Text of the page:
4. 4. Table 1: Relative Growth Performance of Different Provenances of Jatropha curcas at Silica mining Area: S.No. Provenance Height at the time of Collar Diameter At the Height after six Collar Diameter Survival Percentage Increment in Increment in plantation (cm) time of plantation (cm) months of after six months after six months of height after collar diameter plantation (cm) of plantation plantation six months after six months (cm) of plantation of plantation 1 Kanpur 43.29 4.15 87.5 6.58 91.67 44.21 2.43 2 Jhansi (NRCJ-41) 39.38 2.52 76.08 6.33 91.67 36.70 3.81 3 Jhansi (NRCJ-42) 40.30 3.74 61.17 6.33 89.58 20.87 2.59 4 Jhansi (NRCJ-47) 42.58 2.74 59.92 5.67 95.83 17.34 2.93 5 Jhansi (NRCJ-53) 45.92 4.04 72.5 6.5 91.67 26.58 2.46 6 Akola PKVJ-MKU-1 50.10 3.46 89.58 5.83 97.91 39.48 2.37 7 Akola PKVJ-DHW-1 35.28 4.35 103 7.58 89.58 67.72 3.23 8 Rahuri (RJ-117) 40.99 3.50 70.08 6.08 85.42 29.09 2.58 9 Panthnagar (PJ Sel-1) 49.51 3.47 62.67 5.25 91.67 13.16 1.78 10 Panthnagar (PJ Sel-2) 46.34 3.89 63.33 5.83 93.75 16.99 1.94 11 Jabalpur (TFRI-I) 38.64 3.59 55.58 5.83 100.00 16.94 2.24 12 Jabalpur (TFRI-II) 42.83 4.62 68.75 6.58 91.67 25.92 1.96 13 SFRI, Jabalpur (Indore) 32.65 2.70 65.67 6.25 97.91 33.02 3.55 14 SFRI, Jabalpur (Sagar) 40.12 3.21 60.25 6.25 91.67 20.13 3.04 15 Jabalpur (Silviculture nursery) 45.56 3.77 70.33 6.0 91.67 24.77 2.23 16 Jabalpur (Barah Expt. area) 40.99 3.21 64.16 5.08 95.83 23.17 1.87 17 Allahabad (Shankargarh) 42.16 3.63 66.25 5.5 97.91 24.09 1.87 18 Coimbatore ( TNMC-2) 42.67 4.95 85.83 7.75 97.91 43.16 2.80 19 Coimbatore ( TNMC-3) 40.12 4.71 74.67 7.42 97.91 34.55 2.71 20 Coimbatore ( TNMC-4) 37.19 3.85 74.5 7.75 97.91 37.31 3.90 21 Coimbatore ( TNMC-5) 36.38 3.76 87.33 7.33 91.67 50.95 3.57 22 Coimbatore ( TNMC-7) 50.36 3.81 72.63 6.5 85.42 22.27 2.69 23 Coimbatore ( TNMC-22) 44.20 3.22 72.42 5.42 91.67 28.22 2.20
  5. 5. population has no other source of income than from mining. Since Jatropha is a perennial hardy droughtresistant, valuable multi-purpose crop to alleviate soil degradation, desertification and deforestation(Henning R., 1996). It helps to increase rural incomes, self-sustainability and alleviate poverty and hencethis plant offers the option both to cultivate wastelands and to produce vegetable oil suitable forconversion to bio-diesel and other economically important by products as an alternative resources ofincome (Francis, G. et. al., 2005). Because of these attributes, Jatropha curcas was found suitable speciesfor reclaiming such degraded areas, especially that are located in poverty-stricken areas. In previousreclamation studies of silica mining site, suitability of other species has also been studied (Dubey, K. et.al., 2006). But through Jatropha plantations, three major objectives, viz. wasteland reclamation, fuelproduction, and socio-economic development of degraded areas can be achieved simultaneously.REFERENCES:Anon. 2001. The Wealth of India, vol. V, CSIR, New Delhi, pp. 293-295.Chaudhari, DC and Joshi, DN,1999. Jatropha curcas- a multipurpose species for economicprosperity and wasteland development. Advance in plant science research in India, 9:35-39.Dubey, Kumud Singh, V.K. Dubey K. P. 2006.A Step Towards Reclaiming Silica Mining Site atAllahabad District, Uttar Pradesh, India in the BILLINGS LAND RECLAMATION SYMPOSIUM datedJune 4 to 8, at Montana State Univ.Billings, MT (accepted).Dubey, Kumud, Khan, M. R. Srivastava, A. Singh, V.K. 2005. Oil from Wasteland - The JatrophaProject in India. National Conference on "Management of Land Resource & Land UseTowardssustainable Development" October 18-19, held at Institute of Environment and Development Studies,Bundel Khand University, Jhansi, U.P. India.Francis, G. Edinger R. Becker K. 2005. A concept for simultaneous wasteland reclamation, fuelproduction, and socio-economic development in degraded areas in India: Need, potential and perspectivesof Jatropha plantations. Natural Resources Forum. Volume 29 Issue 1 Page 12 - 2005.Gubitz G. M. et al eds. 1997. Biofuels and Industrial Products from Jatropha curcas. Proceedings from asymposium held in Managua, Nicaragua, February 1997. Technical University of Graz, Uhlandgasse 8,A-8010 Graz, Austria.Henning Reinhard. 1996. Combating Desertification: The Jatropha Project of Mali, West Africa. ARIDLANDS NEWS LETTER No.40, Fall/Winter, The CCD, Part I: Africa and the Mediterranean.Jones N, Miller J. H. 1992. Jatropha curcas: A multipurpose Species for Problematic Sites,. The WorldBank, Washington DC USA.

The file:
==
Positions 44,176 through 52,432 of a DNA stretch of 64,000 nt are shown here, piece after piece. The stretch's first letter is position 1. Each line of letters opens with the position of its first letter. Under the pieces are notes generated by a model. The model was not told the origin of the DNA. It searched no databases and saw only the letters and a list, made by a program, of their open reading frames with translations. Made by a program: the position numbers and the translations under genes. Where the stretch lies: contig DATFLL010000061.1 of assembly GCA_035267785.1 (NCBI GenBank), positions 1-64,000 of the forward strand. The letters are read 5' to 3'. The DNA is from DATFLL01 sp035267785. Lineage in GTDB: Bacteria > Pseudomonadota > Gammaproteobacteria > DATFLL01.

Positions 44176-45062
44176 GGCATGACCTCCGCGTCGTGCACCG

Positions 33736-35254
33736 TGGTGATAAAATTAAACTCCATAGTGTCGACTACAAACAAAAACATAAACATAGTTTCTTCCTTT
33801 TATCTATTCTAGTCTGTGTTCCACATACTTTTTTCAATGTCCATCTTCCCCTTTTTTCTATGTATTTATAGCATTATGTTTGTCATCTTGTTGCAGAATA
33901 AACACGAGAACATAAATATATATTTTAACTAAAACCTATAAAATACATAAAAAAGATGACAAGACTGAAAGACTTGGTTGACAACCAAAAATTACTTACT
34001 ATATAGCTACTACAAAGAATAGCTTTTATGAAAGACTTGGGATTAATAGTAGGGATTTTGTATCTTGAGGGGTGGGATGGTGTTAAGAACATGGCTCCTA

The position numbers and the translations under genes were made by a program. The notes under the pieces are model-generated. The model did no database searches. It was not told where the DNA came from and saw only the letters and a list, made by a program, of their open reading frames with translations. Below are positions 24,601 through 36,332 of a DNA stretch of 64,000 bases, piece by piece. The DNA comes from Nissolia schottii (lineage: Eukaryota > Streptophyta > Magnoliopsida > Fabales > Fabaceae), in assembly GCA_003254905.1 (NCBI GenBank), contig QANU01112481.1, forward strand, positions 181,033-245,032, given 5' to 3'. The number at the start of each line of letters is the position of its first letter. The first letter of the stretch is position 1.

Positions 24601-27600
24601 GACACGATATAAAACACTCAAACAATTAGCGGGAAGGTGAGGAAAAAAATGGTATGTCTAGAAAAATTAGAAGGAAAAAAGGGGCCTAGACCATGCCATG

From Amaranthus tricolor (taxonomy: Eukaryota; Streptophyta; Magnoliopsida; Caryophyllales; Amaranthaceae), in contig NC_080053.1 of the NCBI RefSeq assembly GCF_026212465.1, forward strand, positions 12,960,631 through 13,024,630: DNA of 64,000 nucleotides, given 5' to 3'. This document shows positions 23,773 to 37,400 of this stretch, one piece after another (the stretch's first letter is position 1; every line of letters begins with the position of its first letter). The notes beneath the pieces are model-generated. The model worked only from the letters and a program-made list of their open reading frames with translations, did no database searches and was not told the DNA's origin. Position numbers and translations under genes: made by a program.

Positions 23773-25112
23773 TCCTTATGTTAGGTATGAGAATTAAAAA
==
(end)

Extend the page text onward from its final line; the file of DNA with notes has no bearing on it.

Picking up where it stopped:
6. 6. Katwal R. P. S. and Soni, P. L. 2003. Biofuels: An Opportunity For Socio- EconomicDevelopment And Cleaner Environment, Indian Forester, August 2003, 939-949.Openshaw, K. 2000. Review of Jatropha curcas: an oil plant of unfulfilled promise, Biomassand Bio energy, 19:1, 1-15.Singh, V. K., Dubey, K. and Srivastava, A. 2005. Jatropha : Ek Bahupayogi Paudha. CSFERAllahabad Publication.T E R I. 2001,Overview of mining and mineral industry in India New Delhi: Tata Energy ResearchInstitute. 94 pp.[TERI Project Report No. 2001EE42]